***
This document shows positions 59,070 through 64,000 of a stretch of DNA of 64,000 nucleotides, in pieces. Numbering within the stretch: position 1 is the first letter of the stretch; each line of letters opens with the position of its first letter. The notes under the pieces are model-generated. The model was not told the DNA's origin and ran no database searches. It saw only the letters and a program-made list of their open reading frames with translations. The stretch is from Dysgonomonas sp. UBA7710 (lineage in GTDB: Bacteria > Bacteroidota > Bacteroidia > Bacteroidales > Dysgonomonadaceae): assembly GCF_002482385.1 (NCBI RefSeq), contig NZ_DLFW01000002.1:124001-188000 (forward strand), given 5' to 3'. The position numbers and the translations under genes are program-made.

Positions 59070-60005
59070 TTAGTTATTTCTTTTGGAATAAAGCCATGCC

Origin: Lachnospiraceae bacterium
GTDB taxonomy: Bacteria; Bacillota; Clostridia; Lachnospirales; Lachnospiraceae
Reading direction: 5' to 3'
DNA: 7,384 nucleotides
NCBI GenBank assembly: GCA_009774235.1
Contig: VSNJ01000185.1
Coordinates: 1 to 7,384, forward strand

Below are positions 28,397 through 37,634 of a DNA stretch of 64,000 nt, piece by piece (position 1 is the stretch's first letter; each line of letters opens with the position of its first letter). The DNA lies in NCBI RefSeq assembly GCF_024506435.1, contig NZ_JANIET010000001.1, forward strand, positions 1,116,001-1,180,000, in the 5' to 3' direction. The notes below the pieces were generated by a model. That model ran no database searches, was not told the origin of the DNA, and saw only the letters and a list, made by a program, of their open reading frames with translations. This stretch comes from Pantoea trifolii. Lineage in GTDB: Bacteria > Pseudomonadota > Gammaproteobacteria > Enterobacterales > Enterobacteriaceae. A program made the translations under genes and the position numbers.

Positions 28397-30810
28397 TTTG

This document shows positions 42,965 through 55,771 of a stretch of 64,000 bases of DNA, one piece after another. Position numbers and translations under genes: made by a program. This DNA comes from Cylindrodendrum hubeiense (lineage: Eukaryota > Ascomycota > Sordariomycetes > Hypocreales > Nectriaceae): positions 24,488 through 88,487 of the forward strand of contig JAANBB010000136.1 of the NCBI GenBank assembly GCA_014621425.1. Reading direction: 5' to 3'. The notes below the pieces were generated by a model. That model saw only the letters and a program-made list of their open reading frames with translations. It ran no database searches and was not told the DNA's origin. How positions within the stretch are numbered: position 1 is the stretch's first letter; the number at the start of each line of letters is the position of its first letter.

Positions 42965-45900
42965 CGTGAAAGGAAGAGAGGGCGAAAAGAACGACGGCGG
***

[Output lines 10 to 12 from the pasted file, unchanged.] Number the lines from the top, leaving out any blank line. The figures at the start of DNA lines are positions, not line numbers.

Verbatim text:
Coordinates: 1 to 7,384, forward strand

Below are positions 28,397 through 37,634 of a DNA stretch of 64,000 nt, piece by piece (position 1 is the stretch's first letter; each line of letters opens with the position of its first letter). The DNA lies in NCBI RefSeq assembly GCF_024506435.1, contig NZ_JANIET010000001.1, forward strand, positions 1,116,001-1,180,000, in the 5' to 3' direction. The notes below the pieces were generated by a model. That model ran no database searches, was not told the origin of the DNA, and saw only the letters and a list, made by a program, of their open reading frames with translations. This stretch comes from Pantoea trifolii. Lineage in GTDB: Bacteria > Pseudomonadota > Gammaproteobacteria > Enterobacterales > Enterobacteriaceae. A program made the translations under genes and the position numbers.

Positions 28397-30810